"Old Chesapeake Beach" by Paul McGehee depicts the famous Maryland beach of yesteryear as it appeared in 1917. In the late 1800s, plans were made by developers to create a magnificent beach resort on the shores of the Chesapeake Bay. In 1894 official charter was given to incorporate the town of Chesapeake Beach, located in southern Maryland less than 30 miles from the Nation's Capital. A railroad mogul named Otto Mears put the town on the map with the creation of the Chesapeake Beach Railroad Company, which had tracks connecting the resort to Washington, D.C. and Baltimore. From the early 1900s until the mid-1930s, Chesapeake Beach was one of the most popular resort destinations for the mid-Atlantic region. A series of connected piers were constructed upon which a Boardwalk was built where multitudes of visitors enjoyed all manner of attractions and amusements overtop of the lapping waters of the Chesapeake. An opulent hotel named the Belvedere was constructed for resort lodging. At the steamboat pier, excursion steamers such as the beautiful side-wheeler "Dreamland" brought in thousands of eager beachgoers from Baltimore. Shooting galleries, a casino, a carousel, theatres, a bandstand and an elaborate "Scenic Railway" ride drew crowds of people. There was even a boardwalk attraction which involved performing bears. And back then people dressed for the beach! It was common to see folks promenading the boards; men dressed in their suits and ties, and the ladies in long dresses carrying colorful parasols. Those who wished to bathe in the surf could visit one of several bathhouses to rent a full-length wool bathing suit! The main amusement attraction to all who visited was a huge roller coaster named "The Great Derby" which was situated overtop of the water within the complex of piers just off of the sandy beach. The wooden coaster ran from the teens until the late 1920s and at the time was one of the largest and fastest on the east coast. Eventually, competition from other beaches (along with the economic ravages of the Great Depression and a major storm or two) took its toll on Chesapeake Beach as it entered a period of decline over the next 40 years. The coaster and the boardwalk piers soon became a fond memory to those who knew the beach in its heyday, and the last of the arcade attractions finally closed down in 1972. In recent years, however, a new resort named The Chesapeake Beach Resort and Spa has been built and is again bringing thousands of vacationers to this beautiful bayside spot. Locals say that sometimes on a moonlit summer's night...when the breeze blows just right...you can still hear the clatter of the old roller coaster and the ghostly whistle of Otto Mears' train! "Old Chesapeake Beach" is faithfully reproduced from Paul's original color pencil drawing as an archival quality print issued in a strictly limited edition of only 2,000 pieces each hand-signed by the artist.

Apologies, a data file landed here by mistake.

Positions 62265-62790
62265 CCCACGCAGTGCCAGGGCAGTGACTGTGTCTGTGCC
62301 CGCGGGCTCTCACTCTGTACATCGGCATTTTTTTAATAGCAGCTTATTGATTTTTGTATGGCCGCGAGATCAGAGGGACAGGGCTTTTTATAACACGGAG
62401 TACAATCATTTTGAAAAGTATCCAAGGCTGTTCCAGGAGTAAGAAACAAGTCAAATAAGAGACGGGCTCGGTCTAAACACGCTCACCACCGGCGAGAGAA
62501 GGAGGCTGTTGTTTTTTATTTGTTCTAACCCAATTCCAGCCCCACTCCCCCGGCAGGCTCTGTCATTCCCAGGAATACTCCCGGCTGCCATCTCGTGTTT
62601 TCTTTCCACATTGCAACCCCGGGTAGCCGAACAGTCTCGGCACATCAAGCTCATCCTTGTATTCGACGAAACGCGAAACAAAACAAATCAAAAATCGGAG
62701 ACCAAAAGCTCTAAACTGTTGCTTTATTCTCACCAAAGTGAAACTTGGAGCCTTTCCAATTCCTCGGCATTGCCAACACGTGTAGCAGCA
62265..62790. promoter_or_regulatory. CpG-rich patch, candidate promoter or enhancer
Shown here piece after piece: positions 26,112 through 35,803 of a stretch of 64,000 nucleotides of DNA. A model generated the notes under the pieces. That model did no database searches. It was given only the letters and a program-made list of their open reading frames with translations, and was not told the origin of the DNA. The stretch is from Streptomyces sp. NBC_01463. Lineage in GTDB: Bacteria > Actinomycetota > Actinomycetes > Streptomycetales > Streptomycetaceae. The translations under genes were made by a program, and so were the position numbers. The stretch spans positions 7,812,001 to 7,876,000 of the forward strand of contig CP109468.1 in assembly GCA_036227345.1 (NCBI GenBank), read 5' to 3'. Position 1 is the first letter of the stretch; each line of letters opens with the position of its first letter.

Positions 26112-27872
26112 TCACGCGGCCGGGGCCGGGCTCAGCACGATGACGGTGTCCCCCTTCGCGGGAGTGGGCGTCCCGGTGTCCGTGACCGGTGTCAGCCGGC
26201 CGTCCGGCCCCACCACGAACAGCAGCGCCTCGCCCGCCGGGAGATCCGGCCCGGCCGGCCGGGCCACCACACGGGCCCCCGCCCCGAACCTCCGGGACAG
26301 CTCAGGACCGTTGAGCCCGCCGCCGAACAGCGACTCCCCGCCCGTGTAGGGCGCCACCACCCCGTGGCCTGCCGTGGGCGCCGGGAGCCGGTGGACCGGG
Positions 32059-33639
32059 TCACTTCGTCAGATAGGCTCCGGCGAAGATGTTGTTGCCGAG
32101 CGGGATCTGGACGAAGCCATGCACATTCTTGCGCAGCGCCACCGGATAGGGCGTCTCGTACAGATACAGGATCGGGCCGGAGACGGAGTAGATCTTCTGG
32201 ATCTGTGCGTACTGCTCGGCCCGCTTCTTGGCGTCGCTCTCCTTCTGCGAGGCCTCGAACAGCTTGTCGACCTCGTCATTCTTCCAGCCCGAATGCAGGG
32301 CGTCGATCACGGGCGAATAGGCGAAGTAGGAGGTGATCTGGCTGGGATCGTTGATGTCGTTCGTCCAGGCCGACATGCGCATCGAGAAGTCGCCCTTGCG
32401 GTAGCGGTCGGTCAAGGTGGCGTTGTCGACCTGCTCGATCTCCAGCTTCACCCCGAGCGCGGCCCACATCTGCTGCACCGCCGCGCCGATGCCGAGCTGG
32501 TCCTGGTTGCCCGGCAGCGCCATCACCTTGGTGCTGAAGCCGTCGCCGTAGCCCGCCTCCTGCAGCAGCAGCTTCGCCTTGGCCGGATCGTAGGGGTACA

"Old Chesapeake Beach" by Paul McGehee
Image Size: 10 1/2" x 19 1/2"; Edition: 2,000 S/N
Price Print S/N: $ 150.00 Order this print

Is the original still available?

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